Dirk WildgruberDirk Wildgruber

Cerebral integration of verbal and nonverbal social cues: Physiological mechanisms and changes in psychiatric disorders

Dirk Wildgruber, Department of Psychiatry, University of Tübingen, Germany

Verbal and nonverbal social cues provide access to our fellow human beings’ intentions and feelings. The correct understanding of these cues is highly relevant for a successful social interaction. In everyday life, nonverbal vocal signals are often accompanied by verbal information or visual cues (e.g. facial expression). Instead of focusing on cues derived from a single channel of communication, successful social interaction appears to rely on the combination or integration of verbal, vocal and visual emotional signals. Combining multiple sources of information may, on the one hand, facilitate emotion judgements. However, on the other hand, information gathered from one channel of communication may also modulate or alter the interpretation of emotional cues conveyed by another. While, for instance, the sentence “Oh, I am so happy for you!” might generally be considered a signal of positive feelings towards the addressee, speaking it in an angry tone of voice will probably evoke a very different “reading” of the statement.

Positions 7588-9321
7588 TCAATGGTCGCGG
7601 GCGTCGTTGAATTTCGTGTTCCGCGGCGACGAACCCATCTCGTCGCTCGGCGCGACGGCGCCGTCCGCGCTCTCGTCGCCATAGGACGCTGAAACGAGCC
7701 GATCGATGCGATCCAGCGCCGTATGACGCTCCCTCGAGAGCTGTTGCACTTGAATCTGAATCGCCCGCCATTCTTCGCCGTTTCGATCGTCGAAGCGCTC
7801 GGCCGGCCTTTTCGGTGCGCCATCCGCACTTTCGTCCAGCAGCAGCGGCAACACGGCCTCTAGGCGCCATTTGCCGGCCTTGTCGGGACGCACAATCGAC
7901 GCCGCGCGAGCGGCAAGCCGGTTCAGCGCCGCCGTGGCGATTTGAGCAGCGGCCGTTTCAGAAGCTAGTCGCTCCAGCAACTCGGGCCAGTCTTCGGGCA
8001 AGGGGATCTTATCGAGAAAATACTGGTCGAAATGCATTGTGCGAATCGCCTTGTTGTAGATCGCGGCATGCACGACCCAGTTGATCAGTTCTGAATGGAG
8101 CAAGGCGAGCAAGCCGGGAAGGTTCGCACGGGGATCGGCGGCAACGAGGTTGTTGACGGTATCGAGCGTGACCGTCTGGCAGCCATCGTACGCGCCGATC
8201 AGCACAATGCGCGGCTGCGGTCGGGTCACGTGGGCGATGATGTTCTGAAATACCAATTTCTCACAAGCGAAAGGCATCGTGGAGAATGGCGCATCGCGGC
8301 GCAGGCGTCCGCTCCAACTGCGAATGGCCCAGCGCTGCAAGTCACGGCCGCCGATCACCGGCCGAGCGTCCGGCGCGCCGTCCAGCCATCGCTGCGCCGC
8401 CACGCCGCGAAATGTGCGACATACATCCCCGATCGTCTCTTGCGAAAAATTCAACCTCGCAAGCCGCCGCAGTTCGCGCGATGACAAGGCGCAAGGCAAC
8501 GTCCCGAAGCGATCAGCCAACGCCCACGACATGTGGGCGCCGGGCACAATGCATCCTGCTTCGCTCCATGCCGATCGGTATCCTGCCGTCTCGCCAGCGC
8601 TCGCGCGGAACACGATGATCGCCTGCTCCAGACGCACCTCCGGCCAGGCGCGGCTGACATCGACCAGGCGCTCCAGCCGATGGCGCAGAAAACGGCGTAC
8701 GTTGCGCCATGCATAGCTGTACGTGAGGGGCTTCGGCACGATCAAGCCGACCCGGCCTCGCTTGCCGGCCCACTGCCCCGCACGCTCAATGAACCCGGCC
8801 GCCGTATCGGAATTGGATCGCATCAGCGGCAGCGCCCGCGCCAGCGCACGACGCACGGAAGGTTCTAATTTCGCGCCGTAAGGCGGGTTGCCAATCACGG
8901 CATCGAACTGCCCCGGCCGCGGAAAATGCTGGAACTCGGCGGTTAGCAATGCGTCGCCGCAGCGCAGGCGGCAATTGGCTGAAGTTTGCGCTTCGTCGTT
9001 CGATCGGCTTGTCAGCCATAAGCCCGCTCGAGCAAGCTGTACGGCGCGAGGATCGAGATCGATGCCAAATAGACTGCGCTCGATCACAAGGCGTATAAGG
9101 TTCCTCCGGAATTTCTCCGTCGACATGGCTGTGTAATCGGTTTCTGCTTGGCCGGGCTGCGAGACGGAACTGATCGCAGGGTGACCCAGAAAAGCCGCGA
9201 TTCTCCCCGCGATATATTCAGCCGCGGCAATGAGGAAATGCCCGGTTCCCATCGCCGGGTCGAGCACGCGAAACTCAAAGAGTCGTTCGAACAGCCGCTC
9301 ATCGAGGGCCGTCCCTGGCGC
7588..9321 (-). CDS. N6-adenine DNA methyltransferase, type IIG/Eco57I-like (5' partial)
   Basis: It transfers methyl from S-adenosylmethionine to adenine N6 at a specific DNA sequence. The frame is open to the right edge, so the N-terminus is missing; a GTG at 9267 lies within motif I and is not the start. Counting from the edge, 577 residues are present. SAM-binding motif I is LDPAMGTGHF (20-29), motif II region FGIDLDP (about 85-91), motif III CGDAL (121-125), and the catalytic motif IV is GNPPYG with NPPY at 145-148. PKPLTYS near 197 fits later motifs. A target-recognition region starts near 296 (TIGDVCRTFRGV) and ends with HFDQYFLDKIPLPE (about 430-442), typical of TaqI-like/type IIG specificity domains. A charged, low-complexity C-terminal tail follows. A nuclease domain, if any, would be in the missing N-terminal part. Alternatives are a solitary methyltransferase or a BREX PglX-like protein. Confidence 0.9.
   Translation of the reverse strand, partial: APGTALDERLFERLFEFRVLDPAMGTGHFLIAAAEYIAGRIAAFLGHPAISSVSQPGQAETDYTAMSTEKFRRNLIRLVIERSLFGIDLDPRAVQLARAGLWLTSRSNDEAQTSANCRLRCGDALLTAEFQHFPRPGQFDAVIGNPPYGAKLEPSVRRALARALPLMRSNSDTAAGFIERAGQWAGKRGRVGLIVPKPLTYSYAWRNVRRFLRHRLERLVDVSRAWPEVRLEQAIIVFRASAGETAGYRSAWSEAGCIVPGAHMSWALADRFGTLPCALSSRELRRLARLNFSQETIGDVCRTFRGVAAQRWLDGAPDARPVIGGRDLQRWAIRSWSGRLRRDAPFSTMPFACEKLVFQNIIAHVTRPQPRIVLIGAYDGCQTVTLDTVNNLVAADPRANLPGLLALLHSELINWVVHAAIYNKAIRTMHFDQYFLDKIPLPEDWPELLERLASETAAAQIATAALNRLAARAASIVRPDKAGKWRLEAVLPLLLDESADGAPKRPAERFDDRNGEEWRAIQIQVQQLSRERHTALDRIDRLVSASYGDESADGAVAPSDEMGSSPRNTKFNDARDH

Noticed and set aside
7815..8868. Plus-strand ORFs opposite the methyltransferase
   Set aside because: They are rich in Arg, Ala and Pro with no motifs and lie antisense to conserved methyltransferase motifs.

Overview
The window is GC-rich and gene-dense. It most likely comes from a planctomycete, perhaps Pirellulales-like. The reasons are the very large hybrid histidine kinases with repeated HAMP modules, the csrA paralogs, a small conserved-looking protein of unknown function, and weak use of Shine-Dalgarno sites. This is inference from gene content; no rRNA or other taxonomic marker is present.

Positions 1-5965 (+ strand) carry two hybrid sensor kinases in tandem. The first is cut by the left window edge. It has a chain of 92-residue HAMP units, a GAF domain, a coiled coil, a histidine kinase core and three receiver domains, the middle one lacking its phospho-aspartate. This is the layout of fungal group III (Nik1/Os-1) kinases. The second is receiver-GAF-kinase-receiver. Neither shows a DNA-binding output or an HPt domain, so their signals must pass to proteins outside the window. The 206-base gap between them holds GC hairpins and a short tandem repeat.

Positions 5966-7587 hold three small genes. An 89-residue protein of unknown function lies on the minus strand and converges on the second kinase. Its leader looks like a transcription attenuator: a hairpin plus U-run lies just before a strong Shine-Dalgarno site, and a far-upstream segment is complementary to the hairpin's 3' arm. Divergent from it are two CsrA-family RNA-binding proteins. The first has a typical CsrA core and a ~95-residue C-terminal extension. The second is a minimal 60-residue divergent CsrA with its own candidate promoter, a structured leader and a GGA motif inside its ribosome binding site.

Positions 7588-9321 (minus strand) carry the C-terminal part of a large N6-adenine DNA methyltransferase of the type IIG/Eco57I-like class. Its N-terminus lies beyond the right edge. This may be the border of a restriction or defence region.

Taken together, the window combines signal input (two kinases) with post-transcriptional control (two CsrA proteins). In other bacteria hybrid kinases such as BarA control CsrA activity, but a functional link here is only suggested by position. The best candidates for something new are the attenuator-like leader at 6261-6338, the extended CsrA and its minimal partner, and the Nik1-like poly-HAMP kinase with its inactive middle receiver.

Several studies that have aimed at defining the cerebral mechanisms that contribute to combining verbal, vocal and visual affective information will be presented in the talk. Building on the presented evidence, a cerebral network model will be introduced that proposes a differential contribution of various cortical and subcortical brain structures to the processing of emotional voice signals both in isolation and in context of accompanying (facial and verbal) emotional cues. Moreover, specific changes in psychiatric disorders will be addressed.